Badri Raina writes – Who owns the nation?
Religious movements in Punjab — Arya Samaj, Radhasoami and Namdharis — seem to have played an influential role in restricting meat consumption in the state.
Milk for vegetarians:
- It is likely that vegetarians consume more milk to meet their protein requirements.
- The proportion of milk-consuming households increased from 70 per cent in 1993-94 to 81 per cent in 2011-12.
- India has the lowest level of per capita meat consumption among countries with comparable or even lower per capita incomes — 2.9 kg in 2015, of which 1.7kg/ capita is poultry.
- Pakistan’s annual per capita meat consumption is about four times that of India.
What do these numbers indicate for food and nutritional security?
- Indians draw only about one per cent calorie-intake and three per cent protein-intake from eggs, fish and meat, which is worrisome for nutritionist.
- Will government policy promote egg or meat consumption for better nutrition?
- The government can give a fillip to poultry consumption by reducing import duty on chicken legs from 100 per cent to say 20 per cent.
- Meat consumption will increase primarily through private sector initiatives such as of KFC and McDonald’s, Modernised, well-equipped abattoirs will also help as they have in making India one of the largest exporters of buffalo meat.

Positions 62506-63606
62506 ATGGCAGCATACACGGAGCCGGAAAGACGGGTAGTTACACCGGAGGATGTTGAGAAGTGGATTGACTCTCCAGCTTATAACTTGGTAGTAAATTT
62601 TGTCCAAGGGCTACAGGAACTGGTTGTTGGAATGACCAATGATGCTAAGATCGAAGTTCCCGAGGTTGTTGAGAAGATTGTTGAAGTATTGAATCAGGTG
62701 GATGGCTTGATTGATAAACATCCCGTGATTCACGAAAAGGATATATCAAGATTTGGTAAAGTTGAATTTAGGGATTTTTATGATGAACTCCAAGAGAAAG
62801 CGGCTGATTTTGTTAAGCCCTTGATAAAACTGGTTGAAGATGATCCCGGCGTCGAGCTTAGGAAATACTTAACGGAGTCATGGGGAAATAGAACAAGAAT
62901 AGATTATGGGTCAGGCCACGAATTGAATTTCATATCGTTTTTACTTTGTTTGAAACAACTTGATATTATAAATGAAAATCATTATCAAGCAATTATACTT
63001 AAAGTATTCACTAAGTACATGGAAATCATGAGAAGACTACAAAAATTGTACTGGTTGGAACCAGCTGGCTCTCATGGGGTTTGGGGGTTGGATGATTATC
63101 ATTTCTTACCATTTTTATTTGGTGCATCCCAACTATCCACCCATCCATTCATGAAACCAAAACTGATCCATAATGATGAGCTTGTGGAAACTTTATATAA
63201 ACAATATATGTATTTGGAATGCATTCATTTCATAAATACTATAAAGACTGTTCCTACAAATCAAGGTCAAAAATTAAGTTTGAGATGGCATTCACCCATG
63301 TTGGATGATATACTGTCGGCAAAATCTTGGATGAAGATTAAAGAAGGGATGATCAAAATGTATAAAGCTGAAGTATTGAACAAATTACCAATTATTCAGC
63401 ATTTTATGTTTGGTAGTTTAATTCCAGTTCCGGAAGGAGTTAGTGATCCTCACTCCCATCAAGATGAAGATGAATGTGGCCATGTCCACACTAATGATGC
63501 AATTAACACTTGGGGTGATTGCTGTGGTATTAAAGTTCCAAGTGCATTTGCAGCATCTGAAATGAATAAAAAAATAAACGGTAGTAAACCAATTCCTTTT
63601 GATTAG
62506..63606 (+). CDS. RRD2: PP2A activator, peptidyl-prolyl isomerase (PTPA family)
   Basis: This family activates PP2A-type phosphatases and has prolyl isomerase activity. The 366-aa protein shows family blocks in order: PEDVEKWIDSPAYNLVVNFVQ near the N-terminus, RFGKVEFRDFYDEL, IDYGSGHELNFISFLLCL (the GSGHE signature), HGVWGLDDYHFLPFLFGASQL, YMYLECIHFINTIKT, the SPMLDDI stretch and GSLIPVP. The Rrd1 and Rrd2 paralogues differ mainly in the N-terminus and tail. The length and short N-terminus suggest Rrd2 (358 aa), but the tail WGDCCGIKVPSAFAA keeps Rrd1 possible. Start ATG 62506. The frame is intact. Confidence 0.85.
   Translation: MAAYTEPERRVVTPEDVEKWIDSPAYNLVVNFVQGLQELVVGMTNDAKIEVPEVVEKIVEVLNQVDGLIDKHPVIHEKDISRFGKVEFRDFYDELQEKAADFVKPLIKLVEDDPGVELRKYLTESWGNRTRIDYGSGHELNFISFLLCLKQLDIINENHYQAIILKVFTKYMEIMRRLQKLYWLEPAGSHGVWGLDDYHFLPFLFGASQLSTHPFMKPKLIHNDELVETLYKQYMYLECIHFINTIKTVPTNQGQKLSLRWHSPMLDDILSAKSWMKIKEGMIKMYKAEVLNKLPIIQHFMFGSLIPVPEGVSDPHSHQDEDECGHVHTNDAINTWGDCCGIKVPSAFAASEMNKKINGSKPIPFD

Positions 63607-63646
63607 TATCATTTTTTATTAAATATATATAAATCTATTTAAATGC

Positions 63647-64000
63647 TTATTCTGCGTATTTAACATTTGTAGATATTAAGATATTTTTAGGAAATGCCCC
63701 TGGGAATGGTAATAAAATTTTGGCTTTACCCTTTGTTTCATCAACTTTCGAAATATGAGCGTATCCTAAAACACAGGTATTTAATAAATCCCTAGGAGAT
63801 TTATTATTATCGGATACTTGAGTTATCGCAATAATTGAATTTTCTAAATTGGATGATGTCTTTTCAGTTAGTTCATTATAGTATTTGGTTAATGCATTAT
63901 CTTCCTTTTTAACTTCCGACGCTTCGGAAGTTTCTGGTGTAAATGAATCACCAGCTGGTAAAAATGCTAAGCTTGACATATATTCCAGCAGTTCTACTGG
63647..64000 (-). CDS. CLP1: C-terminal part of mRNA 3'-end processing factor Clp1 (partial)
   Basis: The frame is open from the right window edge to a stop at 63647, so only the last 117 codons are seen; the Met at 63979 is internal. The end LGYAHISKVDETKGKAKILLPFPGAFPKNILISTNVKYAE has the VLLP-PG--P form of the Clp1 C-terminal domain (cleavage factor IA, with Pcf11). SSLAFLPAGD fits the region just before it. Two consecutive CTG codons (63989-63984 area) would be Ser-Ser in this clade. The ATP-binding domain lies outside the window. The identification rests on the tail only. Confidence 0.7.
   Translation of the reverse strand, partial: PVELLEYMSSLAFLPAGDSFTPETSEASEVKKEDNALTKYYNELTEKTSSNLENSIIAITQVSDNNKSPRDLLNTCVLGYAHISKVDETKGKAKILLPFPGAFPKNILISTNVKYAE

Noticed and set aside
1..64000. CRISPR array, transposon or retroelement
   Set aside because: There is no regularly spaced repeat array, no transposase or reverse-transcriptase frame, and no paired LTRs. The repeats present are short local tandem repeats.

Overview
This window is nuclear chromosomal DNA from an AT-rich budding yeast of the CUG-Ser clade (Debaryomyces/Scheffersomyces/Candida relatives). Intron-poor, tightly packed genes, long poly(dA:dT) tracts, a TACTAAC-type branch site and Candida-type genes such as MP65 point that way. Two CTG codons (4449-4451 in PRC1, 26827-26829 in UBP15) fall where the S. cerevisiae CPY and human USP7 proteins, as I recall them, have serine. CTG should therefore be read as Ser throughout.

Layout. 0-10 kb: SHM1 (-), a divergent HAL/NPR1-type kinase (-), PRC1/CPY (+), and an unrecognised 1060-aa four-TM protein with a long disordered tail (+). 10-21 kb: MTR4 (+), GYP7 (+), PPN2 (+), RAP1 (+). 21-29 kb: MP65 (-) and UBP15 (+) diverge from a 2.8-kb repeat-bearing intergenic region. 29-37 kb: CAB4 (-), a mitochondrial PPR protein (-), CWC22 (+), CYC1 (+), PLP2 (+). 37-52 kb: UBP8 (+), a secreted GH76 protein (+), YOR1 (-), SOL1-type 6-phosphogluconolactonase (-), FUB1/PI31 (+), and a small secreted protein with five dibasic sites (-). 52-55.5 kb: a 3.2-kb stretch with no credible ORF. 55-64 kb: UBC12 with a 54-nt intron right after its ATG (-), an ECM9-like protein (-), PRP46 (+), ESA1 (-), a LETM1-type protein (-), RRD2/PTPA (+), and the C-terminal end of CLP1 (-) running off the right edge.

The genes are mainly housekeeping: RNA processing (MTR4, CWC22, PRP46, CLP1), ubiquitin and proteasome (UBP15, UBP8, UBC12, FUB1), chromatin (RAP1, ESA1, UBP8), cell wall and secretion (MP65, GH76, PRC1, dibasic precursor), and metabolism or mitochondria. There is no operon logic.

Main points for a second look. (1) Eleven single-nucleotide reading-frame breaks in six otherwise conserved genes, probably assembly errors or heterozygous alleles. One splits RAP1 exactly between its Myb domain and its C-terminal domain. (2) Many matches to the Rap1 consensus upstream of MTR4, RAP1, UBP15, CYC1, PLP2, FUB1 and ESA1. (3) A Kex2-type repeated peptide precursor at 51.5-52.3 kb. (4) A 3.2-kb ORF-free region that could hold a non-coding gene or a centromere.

- Milk and milk-products can be promoted by cooperatives with support from the government.
Chicken rules the roost:
- Its chicken, not pork or beef, the feed pressure will be much less in India, with feed-to-meat ratio of 1.6:1 compared to 5:1 for pork and 7:1 for beef.
- This, coupled with low levels of meat consumption, will keep demand for feed food subdued.
GS (M) Paper-3: “Effects of liberalization on the economy, changes in industrial policy and their effects on industrial growth.”
What ails India’s IT industry?
- Blip or trend? That’s the question analysts and journalists are asking themselves about the poor performance of Indian information technology (IT) services companies.
- For business media (and the interested public), Flipkart is the new Infosys, Amazon India, the new Cognizant, and Snapdeal, the new Wipro.
- Several articles in recent days have pointed to the decline of Indian IT services companies.
IT sector and its evolution in India:
- Many of India’s IT services companies began life as body shoppers. They would ship warm bodies to cold climes to serve customers who realized that these companies and coders cost far less than local software companies and engineers. This was in the 1980s and reached its peak in the 1990s.
- Private engineering colleges in Tamil Nadu and Karnataka were churning out thousands of engineers, many of whom were happy to work overseas for a dollar stipend, with their regular salaries being credited into their salary accounts in India.
- The late 1990s were all about the scare around the so-called millennium or Y2K bug—software programs, and therefore, the businesses and utilities they powered, coming to a halt because no one had anticipated the need for an automatic date shift from 1999 to 2000. Much of this software was in Cobol, and changing the date field everywhere a date was mentioned in lines and lines of code was a lot of fetch-work, but it was also good business.